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Hold productive remote meetings during COVID-19

Accomplish great things together — even when apart

RFP
Meetings aren't just for morning Even before COVID-19, organizations worked to design programs to aid productivity as employees sought to work remotely. One issue? How to conduct effective virtual meetings while encouraging engagement, interaction, feedback accountability.

With offices currently closed to employees as a result of COVID-19, organizations must help employees be productive while working remotely. Take these five steps to ensure your virtual meetings are effective.

5 steps to productive remote meetings
  1. Invite purposefully
    Invite only required attendees. The greater the number of attendees, the greater the probability of reduced accountability.
    Explain expectations regarding preparation and participation.
  2. Leverage technology
    Technology, when used effectively, can create near replications of in-person meeting experiences.
    Test the technology before the meeting and have a back-up method. At the start of the meeting, inform attendees that you will distribute a new dial-in number via email if necessary.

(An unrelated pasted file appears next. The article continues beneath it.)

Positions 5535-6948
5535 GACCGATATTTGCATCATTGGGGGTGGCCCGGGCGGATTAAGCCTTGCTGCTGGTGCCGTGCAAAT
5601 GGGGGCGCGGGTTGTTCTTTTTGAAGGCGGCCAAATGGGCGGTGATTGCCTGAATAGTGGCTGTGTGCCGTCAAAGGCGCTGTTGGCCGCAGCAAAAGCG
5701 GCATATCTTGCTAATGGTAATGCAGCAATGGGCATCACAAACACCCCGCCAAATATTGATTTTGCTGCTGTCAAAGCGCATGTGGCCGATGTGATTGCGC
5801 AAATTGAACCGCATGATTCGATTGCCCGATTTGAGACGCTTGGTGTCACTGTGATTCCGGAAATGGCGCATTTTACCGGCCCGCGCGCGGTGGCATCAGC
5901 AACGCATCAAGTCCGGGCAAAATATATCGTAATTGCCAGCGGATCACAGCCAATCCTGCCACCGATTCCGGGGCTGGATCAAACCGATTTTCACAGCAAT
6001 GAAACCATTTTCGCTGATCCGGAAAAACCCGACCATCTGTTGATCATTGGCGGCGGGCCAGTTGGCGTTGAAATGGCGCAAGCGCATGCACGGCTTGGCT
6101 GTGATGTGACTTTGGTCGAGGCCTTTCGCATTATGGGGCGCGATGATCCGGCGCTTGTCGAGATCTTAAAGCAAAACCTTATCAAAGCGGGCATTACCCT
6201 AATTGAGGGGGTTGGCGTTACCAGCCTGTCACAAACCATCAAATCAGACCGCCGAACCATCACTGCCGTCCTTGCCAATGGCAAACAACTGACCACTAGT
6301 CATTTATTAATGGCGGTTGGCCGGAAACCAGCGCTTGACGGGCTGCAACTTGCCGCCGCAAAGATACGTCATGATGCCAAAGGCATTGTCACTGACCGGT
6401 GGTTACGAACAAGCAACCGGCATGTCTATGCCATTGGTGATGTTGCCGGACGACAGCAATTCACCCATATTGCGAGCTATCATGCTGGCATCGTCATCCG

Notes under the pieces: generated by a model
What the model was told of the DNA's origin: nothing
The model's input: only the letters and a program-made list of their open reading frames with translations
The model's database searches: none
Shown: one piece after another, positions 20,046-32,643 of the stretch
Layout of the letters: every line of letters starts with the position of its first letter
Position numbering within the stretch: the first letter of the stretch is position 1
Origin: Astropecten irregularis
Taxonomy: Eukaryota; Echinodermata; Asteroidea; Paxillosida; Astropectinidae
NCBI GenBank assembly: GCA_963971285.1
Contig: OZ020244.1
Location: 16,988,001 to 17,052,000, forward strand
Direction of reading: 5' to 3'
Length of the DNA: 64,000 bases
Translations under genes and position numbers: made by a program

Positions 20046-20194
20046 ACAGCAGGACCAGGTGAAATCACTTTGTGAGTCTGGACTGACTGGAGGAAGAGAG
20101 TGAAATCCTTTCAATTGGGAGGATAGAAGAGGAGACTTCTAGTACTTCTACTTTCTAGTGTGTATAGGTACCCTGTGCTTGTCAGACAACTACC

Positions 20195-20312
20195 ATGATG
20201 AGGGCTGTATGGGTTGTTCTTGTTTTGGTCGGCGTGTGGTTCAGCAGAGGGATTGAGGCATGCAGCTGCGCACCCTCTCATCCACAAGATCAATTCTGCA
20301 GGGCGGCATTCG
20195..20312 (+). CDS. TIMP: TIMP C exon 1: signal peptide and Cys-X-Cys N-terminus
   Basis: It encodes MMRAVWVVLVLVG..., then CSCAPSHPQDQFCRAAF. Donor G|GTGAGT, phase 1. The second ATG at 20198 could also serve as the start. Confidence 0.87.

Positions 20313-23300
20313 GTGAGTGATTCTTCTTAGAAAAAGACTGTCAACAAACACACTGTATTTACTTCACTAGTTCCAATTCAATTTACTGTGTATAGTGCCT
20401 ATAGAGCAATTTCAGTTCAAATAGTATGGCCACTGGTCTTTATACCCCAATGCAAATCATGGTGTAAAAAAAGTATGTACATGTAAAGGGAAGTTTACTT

Encourage attendees to use the chat and/or raise hand feature during the call to ask questions or make comments. Remember to regularly check for feedback.
    Use features such as the laser pointer in PowerPoint to highlight references.
    Avoid bright and white backgrounds.
  3. Be personable
    During video meetings, maintain eye contact with the camera.
    Be animated. Be thoughtful about your inflection, tone of voice, volume and speed.
    Use words expressing emotion, e.g., “I’m excited to share…” and “I understand frustrations…”
    Be liberal in your use of visuals and stories.
  4. Engage attendees
    Pause frequently to allow for questions and comments. Provide more time than usual so attendees can unmute to speak.
    Wait until you have participation where expected; don’t be uncomfortable with silence. Add a prompt if needed.
    Ask individuals — not groups — for input.
    Use names to refer to something said previously, e.g., “As Heather stated…”
  5. Conclude actively
    Document and distribute notes, action items and follow-up expectations.
    Emphasize expectations.
    Seek validation that you achieved the desired objectives, and ask if more information is needed.

When uncertainty is the new normal, standing still isn’t an option. Address changes in your working environment with strategies you can control. Executing deliberate and immediate steps will move your organization toward resiliency.

Contacts:

Joy TaylorJoy Taylor
Principal, Business Change Enablement
T +1 205 302 2212


Rachel PatchenRachel Patchen
Manager, Business Change Enablement
T +1 215 531 8632